June 23 will be a big day for the UK. This is the day that the British public will decide whether the package of concessions won from European Leaders by Prime Minister David Cameron will be enough to make staying in the EU worthwhile.
The issues involved are numerous, complex and often emotive. They include potential repercussions for the UK’s largest trade relationship (over 50% of all imports and exports, worth c.NZ$750bn pa), for its ability to attract foreign investment and for its global political clout, as well as uncertainty about the UK’s position in international treaties signed by the EU and the status of UK citizens living in the Eurozone. But for many voters the debate will be defined by just three topics: migration, the future of the City of London, and sovereignty. All are thorny, long term concerns. All have returned to prominence in the aftermath of the GFC.
Issue 1: Migration
The UK has one of the most flexible labour markets and generous welfare systems in Europe. Largely by virtue of having its own currency, a proactive Central Bank and a commitment to public debt reduction, post the GFC it is also seeing some of the fastest GDP and job growth in the bloc. Yet under EU law there is no way to effectively control intra-State migration.
UK voters have seen their own entitlements cut, libraries and police stations closed, and their armed forces downsized to balance the books. So for many, EU expansion into poorer parts of Eastern Europe and the resettlement of large numbers of Middle Eastern refugees is seen as a considerable economic threat. Running almost exclusively on a tough stance toward migrants and the EU, the right-wing UK Independence Party (UKIP) secured a startling 13% of votes in the 2015 UK general election (from 3% in 2010). It was probably the popularity of this approach that ultimately forced the Tory led government into an explicit pledge to reduce net migration and the promise of an In-Out referendum.
Issue 2: The City of London
If finance is the lifeblood of a modern market system then The City of London is Europe’s beating heart; a success story that is at least partly built on easy access to the EU. Global banking has taken the brunt of the blame and retribution for the damage caused by the GFC, arguably nowhere more so than in the UK. While the finance industry is a massive employer and tax generator for the country, successive governments and regulators have been at pains to reform and de-risk it.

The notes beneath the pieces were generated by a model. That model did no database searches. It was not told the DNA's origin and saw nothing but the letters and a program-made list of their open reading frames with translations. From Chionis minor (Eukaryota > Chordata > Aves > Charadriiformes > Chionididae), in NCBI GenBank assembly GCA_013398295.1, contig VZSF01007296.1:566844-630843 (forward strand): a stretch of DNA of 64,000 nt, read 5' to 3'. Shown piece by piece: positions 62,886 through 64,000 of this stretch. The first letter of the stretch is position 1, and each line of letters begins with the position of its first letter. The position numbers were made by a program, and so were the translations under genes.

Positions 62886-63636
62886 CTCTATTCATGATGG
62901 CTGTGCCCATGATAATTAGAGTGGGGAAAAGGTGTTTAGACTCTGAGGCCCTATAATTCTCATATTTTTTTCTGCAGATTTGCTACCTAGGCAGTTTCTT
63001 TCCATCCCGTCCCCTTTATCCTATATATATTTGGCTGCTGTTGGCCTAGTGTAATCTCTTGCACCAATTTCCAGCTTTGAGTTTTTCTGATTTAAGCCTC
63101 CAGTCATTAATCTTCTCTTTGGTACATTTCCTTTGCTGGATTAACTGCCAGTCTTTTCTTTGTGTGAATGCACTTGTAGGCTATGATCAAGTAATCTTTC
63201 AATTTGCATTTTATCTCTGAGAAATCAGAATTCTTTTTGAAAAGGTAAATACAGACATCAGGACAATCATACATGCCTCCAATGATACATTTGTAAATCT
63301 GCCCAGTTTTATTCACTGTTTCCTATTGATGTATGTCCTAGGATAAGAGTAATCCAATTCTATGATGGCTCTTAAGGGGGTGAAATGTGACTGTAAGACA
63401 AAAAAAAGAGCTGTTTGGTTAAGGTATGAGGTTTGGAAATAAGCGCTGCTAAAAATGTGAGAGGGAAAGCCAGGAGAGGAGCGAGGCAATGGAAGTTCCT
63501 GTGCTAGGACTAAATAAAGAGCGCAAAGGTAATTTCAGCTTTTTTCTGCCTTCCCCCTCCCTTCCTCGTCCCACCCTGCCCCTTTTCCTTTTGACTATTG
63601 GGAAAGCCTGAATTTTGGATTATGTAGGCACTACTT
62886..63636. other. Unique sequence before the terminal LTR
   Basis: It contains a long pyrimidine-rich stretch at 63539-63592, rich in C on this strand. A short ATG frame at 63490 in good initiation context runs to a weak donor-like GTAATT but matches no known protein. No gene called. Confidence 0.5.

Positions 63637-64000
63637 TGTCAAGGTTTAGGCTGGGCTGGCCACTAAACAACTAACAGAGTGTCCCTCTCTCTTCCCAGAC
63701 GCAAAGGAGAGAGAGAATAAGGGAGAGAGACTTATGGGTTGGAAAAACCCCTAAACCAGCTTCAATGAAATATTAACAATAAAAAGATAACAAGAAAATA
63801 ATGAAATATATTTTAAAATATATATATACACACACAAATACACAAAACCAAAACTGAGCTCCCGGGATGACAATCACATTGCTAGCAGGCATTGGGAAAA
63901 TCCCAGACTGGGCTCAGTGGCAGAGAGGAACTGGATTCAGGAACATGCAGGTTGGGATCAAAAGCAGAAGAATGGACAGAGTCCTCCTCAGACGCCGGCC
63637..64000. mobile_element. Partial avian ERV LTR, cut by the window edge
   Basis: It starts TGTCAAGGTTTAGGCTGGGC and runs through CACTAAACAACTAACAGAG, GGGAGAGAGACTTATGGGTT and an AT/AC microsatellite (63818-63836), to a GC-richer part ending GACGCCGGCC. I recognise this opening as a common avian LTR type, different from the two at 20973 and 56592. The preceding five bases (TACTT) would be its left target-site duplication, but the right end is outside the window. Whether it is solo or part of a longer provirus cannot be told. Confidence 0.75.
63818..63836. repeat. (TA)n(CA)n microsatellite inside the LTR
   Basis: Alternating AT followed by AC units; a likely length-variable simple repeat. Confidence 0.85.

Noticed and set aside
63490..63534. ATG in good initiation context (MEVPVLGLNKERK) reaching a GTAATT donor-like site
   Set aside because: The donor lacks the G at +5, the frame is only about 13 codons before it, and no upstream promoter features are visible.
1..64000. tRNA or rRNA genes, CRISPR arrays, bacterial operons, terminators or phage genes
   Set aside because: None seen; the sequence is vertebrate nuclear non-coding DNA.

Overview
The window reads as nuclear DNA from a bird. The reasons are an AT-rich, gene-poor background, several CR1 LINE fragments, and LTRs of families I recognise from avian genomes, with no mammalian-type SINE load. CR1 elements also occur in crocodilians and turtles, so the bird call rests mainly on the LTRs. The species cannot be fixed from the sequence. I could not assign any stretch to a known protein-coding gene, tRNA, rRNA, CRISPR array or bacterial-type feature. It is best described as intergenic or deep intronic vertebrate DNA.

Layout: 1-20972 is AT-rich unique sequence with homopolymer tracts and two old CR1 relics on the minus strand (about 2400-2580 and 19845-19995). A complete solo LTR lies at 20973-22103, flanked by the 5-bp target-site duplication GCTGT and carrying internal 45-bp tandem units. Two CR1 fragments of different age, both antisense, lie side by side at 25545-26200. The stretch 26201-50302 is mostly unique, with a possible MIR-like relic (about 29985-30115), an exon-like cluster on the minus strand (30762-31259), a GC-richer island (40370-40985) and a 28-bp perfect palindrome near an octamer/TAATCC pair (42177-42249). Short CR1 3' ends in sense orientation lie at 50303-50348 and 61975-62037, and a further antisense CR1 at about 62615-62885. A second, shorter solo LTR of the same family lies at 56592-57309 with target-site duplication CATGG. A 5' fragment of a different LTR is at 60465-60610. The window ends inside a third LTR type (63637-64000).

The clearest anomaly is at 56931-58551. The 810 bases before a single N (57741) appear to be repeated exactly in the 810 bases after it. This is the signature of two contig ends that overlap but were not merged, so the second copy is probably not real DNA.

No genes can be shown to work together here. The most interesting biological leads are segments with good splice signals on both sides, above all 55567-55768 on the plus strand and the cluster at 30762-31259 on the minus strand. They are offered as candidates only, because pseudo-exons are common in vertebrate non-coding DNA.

Yet the pace of change has been markedly slower on the Continent. Worries remain about the creditworthiness of European banks and large parts of the population are still enduring a painful post-GFC lurch downward in living standards. There are votes in pursuing ever tougher restrictions. Such actions applied EU-wide would impact the UK more than most.
In 2015 the UK finance industry employed 1.1 million people, equivalent to 3.4% of the UK’s workforce (or c.45% of NZ’s). In the same year it contributed NZ$145bn to public finances in the form of tax. That’s 11% of all UK tax (equivalent to a whopping c.60% of NZ’s GDP).
Issue 3: Sovereignty
Even after joining the EU, the idea of ever closer integration has never been overwhelmingly popular in the UK. The ability to craft its own laws to suit its own specific circumstances is viewed as too important. The UK has frequently negotiated opt-outs to significant EU legislation designed to centralise authority, and today it has (alongside Denmark) the largest collection of such agreements in the Union: to the Schengen Agreement, the Euro, the Charter of Fundamental Rights, and a common approach to Home Affairs & Justice.
To many in the UK the GFC appears to have proved the worth of this historic scepticism, and may well justify further disengagement. In part because it was less integrated, the UK’s response to the crisis could be more proactive than that of the Eurozone and as already mentioned this approach appears to be paying dividends in terms of economic performance and market confidence.
Part II of our Brexit blog looks at the UK’s new deal inside the EU and what it does to address these key issues.
Disclaimer: This is intended to provide general information only. It does not take into account your investment needs or personal circumstances and so is not intended to be viewed as investment or financial advice. Should you require financial advice you should always speak to an Authorised Financial Adviser.